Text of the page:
What mystifies me is that I am not a racing fan in the least but this book seemed to call to me from the library shelf. As a new resident of Georgia, coming from NY, I felt that I needed to do the “when in Rome…” thing and soldier through the book. No need to labor, as it had me in its grip from the first page. It answered all my questions about all things southern, with a vivid description of life here in the last century as well as an unbelievably human story of the men who made moonshine and how their driving skills translated well into car racing at the outset of the stock car boom.
It also introduced me to a unique man, a former master bootlegger named Raymond Parks, who, while not generally a race car driver, was as responsible as anyone for NASCAR being in existence today. His deep pockets kept many drivers racing and his mechanic, a genius named Red Vogt, actually came up with the name NASCAR. That Bill France used legal maneuvering to claim the NASCAR brand for himself and his family doesnt diminish what Raymond Parks did for the sport, and even for France himself who often found himself in need of financial help from the former moonshine baron Parks. Highly highly recommended for anyone who likes a good tale well told.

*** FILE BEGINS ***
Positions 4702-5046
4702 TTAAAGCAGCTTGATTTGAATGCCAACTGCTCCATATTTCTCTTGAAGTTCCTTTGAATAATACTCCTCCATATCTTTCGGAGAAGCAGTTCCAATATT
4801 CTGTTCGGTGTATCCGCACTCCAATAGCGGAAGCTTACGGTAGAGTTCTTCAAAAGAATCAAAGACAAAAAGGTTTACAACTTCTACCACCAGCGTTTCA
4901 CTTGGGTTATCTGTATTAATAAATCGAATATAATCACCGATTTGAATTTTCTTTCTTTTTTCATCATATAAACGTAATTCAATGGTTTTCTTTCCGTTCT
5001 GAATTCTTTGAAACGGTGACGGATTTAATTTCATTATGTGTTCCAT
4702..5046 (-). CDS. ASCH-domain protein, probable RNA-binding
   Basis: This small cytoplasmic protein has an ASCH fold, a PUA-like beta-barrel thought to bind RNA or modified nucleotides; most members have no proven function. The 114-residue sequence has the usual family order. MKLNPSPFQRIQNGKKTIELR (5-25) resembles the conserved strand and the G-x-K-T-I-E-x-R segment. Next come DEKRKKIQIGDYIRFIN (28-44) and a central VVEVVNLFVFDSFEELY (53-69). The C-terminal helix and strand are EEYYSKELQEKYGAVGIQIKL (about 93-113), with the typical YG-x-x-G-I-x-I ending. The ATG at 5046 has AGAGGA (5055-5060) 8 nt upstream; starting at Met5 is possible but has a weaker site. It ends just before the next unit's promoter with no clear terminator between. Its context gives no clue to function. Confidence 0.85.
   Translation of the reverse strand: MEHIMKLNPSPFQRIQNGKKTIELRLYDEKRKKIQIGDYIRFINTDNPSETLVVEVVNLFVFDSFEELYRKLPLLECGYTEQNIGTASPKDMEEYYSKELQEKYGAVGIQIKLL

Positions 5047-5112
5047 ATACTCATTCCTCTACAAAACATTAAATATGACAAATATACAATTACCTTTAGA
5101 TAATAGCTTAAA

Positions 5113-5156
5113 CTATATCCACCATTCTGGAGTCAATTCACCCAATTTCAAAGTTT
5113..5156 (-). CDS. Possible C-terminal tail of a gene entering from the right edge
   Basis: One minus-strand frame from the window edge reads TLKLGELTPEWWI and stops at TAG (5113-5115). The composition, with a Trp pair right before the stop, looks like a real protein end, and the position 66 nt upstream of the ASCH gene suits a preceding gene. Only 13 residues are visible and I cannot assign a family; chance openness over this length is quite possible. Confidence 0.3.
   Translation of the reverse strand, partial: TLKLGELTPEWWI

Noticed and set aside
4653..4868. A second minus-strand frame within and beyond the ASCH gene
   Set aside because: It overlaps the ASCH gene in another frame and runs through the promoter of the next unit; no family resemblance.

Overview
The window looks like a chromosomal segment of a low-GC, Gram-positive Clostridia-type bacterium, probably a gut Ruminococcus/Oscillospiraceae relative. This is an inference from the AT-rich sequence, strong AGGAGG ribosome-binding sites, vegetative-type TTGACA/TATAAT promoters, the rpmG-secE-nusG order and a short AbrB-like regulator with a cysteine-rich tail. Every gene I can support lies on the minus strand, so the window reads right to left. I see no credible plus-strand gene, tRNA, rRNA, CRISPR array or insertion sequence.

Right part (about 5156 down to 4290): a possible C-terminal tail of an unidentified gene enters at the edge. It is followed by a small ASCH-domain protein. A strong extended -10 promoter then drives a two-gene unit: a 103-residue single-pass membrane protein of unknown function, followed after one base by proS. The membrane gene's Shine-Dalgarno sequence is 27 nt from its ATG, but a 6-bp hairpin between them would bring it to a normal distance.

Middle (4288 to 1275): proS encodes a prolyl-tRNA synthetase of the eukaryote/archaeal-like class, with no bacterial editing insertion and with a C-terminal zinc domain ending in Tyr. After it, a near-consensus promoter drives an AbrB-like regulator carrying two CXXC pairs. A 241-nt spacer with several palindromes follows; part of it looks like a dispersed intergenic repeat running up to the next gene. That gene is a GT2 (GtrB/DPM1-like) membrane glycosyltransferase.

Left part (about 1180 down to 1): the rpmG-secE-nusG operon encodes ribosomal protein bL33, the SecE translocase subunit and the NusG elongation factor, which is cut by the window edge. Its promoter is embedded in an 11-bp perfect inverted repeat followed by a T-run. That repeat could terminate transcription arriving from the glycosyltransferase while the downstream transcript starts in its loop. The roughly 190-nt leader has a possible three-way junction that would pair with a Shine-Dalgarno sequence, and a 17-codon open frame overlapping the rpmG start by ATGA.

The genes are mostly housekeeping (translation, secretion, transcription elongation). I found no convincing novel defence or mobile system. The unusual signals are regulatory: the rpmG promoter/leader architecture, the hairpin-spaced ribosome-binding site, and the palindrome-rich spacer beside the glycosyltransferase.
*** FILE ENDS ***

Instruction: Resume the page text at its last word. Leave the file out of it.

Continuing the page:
A footnote–Raymond Parks still lives and works in Atlanta, owning , fittingly, a liquor store on Northside Drive. He is 93 yrs old. I stopped in to say hello the other day, and he was courteous and happy to show me all of his wonderful NASCAR and racing mementos. While slowed by age and possibly early alzheimers, he was a gentleman and I enjoyed my chat with him. Red Vogt’s garage on Spring St, where the name NASCAR was coined, is still standing but is now an urban music shop. The garage door was open though, and I could see inside to where Red worked his miracles on the early Ford engines. –
C. J. Abbott – Amazon Reviewer